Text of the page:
Cloud storage is an important safety measure for your critical files, and most cloud storage apps provide file sharing capability. My favorite tool is Dropbox, which I’ve been using for years. I first posted about Dropbox back in 2016, when this post was originally written. It is the easiest to use of all of the cloud storage apps I’ve used (and that’s quite a few).
I use Dropbox every day for storing files, and for sharing them with others. Sometimes it’s just too big to send via email. I also love having my files with me everywhere I go. The app is free for desktop, phone and tablet. Dropbox gives you free storage, so if you don’t have large files you may be able to keep the free plan.
Why Cloud Storage is Vital
Here’s a story that will help you understand why it’s so important. When my oldest daughter went to college, she went with a new MacBook. As an art major, she had Adobe applications and files on her computer that she had created for a graphic design course. We also bought her an external hard drive, and advised her to keep a backup in a cloud storage account.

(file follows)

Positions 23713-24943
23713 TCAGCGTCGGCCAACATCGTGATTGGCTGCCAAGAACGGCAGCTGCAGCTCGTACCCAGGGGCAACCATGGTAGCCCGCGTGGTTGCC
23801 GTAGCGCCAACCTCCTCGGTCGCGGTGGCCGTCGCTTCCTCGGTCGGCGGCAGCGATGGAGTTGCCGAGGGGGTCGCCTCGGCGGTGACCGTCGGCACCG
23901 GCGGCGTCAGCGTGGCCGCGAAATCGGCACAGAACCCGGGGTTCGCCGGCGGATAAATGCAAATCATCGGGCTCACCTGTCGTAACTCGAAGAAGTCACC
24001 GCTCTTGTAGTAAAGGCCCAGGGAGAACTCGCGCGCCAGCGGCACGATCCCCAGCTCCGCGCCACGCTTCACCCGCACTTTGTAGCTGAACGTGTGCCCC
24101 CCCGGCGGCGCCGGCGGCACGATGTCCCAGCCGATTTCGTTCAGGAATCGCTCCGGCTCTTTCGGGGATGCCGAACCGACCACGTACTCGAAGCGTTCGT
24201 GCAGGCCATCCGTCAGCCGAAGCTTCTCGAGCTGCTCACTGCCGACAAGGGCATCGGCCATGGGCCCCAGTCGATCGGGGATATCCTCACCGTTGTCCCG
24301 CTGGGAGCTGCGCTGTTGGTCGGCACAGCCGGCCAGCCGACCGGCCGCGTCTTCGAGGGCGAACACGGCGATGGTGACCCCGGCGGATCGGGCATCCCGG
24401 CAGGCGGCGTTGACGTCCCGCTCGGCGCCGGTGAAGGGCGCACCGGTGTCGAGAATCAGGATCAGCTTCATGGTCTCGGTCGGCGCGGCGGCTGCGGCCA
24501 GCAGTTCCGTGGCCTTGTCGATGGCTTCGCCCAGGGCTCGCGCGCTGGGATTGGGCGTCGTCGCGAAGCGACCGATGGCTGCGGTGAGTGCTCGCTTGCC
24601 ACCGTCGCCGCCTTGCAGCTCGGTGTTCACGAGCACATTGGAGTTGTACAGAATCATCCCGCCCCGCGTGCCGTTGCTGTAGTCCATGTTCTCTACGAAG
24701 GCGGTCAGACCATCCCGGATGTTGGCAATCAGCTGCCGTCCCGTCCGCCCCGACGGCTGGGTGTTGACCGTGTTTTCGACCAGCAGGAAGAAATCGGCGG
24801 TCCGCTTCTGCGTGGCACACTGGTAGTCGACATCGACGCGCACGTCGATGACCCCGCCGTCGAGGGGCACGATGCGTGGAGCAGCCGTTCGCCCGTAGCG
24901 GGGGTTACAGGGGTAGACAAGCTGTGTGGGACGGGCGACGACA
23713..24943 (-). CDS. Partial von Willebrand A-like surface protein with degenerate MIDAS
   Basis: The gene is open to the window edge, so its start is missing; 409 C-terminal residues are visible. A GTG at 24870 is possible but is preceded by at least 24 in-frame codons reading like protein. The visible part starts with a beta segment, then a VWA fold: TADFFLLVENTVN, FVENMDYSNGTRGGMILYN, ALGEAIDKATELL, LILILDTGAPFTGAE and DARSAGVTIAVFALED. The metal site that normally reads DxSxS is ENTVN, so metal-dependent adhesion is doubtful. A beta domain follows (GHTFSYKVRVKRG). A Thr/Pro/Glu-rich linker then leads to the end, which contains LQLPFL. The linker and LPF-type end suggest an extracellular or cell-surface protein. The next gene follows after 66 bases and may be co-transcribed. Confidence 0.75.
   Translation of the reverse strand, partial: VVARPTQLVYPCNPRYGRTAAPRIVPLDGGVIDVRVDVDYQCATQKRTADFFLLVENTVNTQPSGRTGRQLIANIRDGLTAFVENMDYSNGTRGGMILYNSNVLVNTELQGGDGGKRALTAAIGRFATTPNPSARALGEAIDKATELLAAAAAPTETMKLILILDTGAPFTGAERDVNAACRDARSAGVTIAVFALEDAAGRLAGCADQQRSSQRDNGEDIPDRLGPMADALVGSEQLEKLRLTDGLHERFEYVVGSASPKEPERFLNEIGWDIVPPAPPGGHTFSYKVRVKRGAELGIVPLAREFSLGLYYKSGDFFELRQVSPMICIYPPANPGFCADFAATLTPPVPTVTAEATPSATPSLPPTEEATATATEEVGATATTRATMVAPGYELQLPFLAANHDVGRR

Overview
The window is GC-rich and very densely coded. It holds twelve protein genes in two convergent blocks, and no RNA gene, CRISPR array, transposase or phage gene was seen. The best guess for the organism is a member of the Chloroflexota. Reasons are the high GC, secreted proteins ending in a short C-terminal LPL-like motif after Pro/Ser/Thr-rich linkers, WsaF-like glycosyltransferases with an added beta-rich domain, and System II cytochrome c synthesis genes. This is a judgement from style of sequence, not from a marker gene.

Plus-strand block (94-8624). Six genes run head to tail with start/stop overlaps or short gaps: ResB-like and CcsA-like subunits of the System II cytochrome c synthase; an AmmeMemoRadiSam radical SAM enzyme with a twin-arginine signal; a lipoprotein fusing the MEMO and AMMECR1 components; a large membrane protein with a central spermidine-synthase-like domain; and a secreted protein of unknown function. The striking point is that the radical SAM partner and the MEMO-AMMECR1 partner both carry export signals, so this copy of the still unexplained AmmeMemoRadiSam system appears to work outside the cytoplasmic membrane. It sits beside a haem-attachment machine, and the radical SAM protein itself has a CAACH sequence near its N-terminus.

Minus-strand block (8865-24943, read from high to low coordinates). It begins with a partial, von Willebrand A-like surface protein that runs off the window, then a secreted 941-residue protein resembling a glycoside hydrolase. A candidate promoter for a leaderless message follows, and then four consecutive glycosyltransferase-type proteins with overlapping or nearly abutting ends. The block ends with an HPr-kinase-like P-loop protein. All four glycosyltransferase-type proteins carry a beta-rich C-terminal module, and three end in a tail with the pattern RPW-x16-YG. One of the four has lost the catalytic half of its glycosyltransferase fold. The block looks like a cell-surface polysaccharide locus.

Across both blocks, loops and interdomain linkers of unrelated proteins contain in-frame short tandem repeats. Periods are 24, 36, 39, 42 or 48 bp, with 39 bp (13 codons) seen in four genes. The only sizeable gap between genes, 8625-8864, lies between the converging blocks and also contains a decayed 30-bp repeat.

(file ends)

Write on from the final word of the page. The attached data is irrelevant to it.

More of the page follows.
I bet you know what’s coming. Like most college students, setting up a Dropbox account and adding files didn’t seem too exciting and she never found the time to do it. One night a friend (?) spilled an entire can of Red Bull (mixed with ??? — we’ll never know) on her keyboard. You guessed it, the computer was ruined. The friend bought her a new computer, but she lost all of her art projects. It broke my heart, but it could so easily have been prevented.
Computers, especially laptops, get lost, damaged, or stolen every day. So do external hard drives. I once thought I had lost 20 years’ worth of digital family photos because of an external hard drive failure. The least expensive company I could find online to try to recover the data was going to charge me $900. I cried in that poor sales guy’s ear. Loudly and ugly. Thankfully, I later found the files in a — you guessed it — cloud storage account I had forgotten about.
The last time I got a new MacBookPro, the only thing I had to do to set it up was log in to Apple, Google, and Adobe, and download my Creative Suite apps. All of my files were in Dropbox, and once I signed in and installed…